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A new opportunity to continue, grow, and innovate: Roots for February 2023

Dear GFC members,

We come to you with warm wishes for a happy and healthy new year, full of meaningful and impactful work.

This year promises to be one of new beginnings for the Global Forest Coalition, as our founder and longtime director, Simone Lovera, will go on to new opportunities. As noted by GFC’s former chairperson Diego Alejandro Cardona, “It will be a healthy and opportune change, and despite the fact that changes often cause doubts and fears, it is a good opportunity to continue, to grow, to innovate hand in hand with others—it is part of educating, teaching, sharing.”

Our members are our guiding light in this phase of transformation, as always, and we hope to share more about the process as it unfolds. We wish Simone all the best in her continued efforts for our common cause and thank her for her years of service and dedication, without which GFC would not be the coalition we are today. As Simone so often reminds us, la lucha sigue—the struggle continues! 

And indeed the work goes on. Over the last quarter of 2022, our advocacy work with allies contributed to notable commitments from UN member states for forests and forest-dependent communities, at least on paper. For example, at the UN climate conference in Egypt, we contributed to a People’s Declaration and urged a greater recognition of non-market mechanisms for addressing the climate crisis and real, rights-based, gender responsive and community-led solutions. These points were addressed, but it was not enough, as GFC Climate Policy Advisor Souparna Lahiri writes: “COP27 also emerged… as a COP of false solutions.” In response to the same outcomes, GFC Extractive Industries, Tourism and Infrastructure Campaign coordinator Kwami Kpondzo wrote that Africa deserves better. See everything GFC did during COP27.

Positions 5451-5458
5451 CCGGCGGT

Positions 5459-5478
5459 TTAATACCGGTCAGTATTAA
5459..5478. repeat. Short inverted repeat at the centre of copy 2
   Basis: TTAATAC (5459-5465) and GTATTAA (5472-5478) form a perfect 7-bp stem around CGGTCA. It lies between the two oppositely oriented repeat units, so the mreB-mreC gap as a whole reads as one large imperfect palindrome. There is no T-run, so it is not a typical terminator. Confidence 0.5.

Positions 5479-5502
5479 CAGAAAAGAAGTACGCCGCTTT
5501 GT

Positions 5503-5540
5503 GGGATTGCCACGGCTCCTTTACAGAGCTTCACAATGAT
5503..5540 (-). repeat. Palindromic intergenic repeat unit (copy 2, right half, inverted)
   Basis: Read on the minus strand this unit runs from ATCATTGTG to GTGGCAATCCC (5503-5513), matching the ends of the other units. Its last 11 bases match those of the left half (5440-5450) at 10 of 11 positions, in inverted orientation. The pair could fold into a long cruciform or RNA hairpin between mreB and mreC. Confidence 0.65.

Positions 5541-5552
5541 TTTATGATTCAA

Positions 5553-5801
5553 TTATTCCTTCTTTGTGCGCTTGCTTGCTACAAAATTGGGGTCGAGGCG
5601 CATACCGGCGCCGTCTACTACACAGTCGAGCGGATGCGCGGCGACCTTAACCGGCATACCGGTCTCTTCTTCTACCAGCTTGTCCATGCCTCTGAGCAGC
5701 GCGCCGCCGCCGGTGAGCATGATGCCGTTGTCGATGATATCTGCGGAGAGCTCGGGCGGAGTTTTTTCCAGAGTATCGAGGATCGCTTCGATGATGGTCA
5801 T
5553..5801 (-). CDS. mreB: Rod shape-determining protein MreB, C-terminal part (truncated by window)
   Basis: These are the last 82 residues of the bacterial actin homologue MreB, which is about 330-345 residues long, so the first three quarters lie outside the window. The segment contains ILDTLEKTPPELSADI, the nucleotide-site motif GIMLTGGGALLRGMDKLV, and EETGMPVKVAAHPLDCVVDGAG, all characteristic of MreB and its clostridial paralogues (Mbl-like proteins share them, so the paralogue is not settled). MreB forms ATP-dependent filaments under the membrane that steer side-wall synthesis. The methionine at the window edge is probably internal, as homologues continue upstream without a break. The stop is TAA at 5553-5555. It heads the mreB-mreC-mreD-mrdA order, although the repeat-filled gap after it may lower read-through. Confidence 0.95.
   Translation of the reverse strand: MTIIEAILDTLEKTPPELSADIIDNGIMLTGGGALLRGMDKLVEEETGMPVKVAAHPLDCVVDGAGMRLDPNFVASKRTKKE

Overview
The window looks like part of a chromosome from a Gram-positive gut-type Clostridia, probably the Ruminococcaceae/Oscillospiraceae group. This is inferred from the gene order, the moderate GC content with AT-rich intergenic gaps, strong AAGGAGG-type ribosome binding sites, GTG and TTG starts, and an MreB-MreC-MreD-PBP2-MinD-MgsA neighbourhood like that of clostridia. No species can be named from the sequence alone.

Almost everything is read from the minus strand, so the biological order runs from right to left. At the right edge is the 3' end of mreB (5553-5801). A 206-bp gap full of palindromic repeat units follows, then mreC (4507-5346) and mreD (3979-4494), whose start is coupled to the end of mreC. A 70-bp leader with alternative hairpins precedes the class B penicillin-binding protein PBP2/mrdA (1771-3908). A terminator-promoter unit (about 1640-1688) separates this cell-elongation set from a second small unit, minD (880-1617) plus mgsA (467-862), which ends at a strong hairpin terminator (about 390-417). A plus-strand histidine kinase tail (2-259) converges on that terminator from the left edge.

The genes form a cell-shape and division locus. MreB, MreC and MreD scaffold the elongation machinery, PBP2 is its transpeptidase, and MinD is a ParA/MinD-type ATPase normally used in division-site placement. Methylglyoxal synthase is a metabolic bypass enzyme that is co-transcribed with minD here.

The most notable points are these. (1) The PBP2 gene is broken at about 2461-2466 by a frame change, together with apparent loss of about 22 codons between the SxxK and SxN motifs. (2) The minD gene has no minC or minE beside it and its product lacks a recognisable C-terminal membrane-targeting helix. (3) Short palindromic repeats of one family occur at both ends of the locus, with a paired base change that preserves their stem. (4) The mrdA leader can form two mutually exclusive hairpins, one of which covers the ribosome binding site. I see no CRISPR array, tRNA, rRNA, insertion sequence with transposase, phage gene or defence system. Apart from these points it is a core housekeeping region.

Our Forests and Climate Change Campaign focused on demystifying false solutions to the climate crisis. We held our last online regional workshop, this time in Africa, on this topic, which was also the theme of the 68th edition of Forest Cover, The End of False Solutions: Moving Towards Rights-Based and Gender Transformative Solutions to Climate Change. The report includes case studies from our member groups and analyzes the blind spots of the Intergovernmental Panel on Climate Change (IPCC) reports and their failure to emphasize real solutions to climate and biodiversity loss. Watch a video about real solutions here. We also published detailed case studies about the dangers and impacts of industrial tree plantations and offset mechanisms by our members in Uganda and South Africa

In September, we finalized the work around the IPCC adaptation and mitigation reports launched in 2022. This project and work culminated in a webinar analyzing the IPCC reports from a gender and rights perspective. On September 21, we celebrated the International Day of Struggle Against Monoculture Tree Plantations and the Africa Biomass Working Group organized a webinar to expose the harm done by the expansion of plantations. They also issued a statement: ‘Plantations are not Forests’. On October 21st, the Day of Action on #BigBadBiomass took place, and we produced a case study from Nepal about the industrialization of forest-based bioenergy, a webinar and social media campaign to denounce #BigBadBiomass. See everything from that day here.

Our Gender Justice and Forests Campaign welcomed a new coordinator last year: Valentina Figuera Martínez, a PhD candidate and researcher from Venezuela who is based in Brazil. She has experience in the fields of social and environmental justice, gender, international affairs and diplomacy.  

The Gender Justice Campaign was closely involved in the last two issues of Forest Cover, including Forest Cover 67: Whose Land, Whose Forests?, which examines the gender impacts of extractive industries based on case studies from our member groups. To support the research, our Gender expert Juana Vera Delgado developed a feminist research methodology for GFC allies, adaptable to local contexts, to facilitate data collection and measurement of gender-differentiated impacts on forests and forest-dependent communities. The campaign also published an analysis of the EU Regulation on Deforestation-Free Products in collaboration with FERN.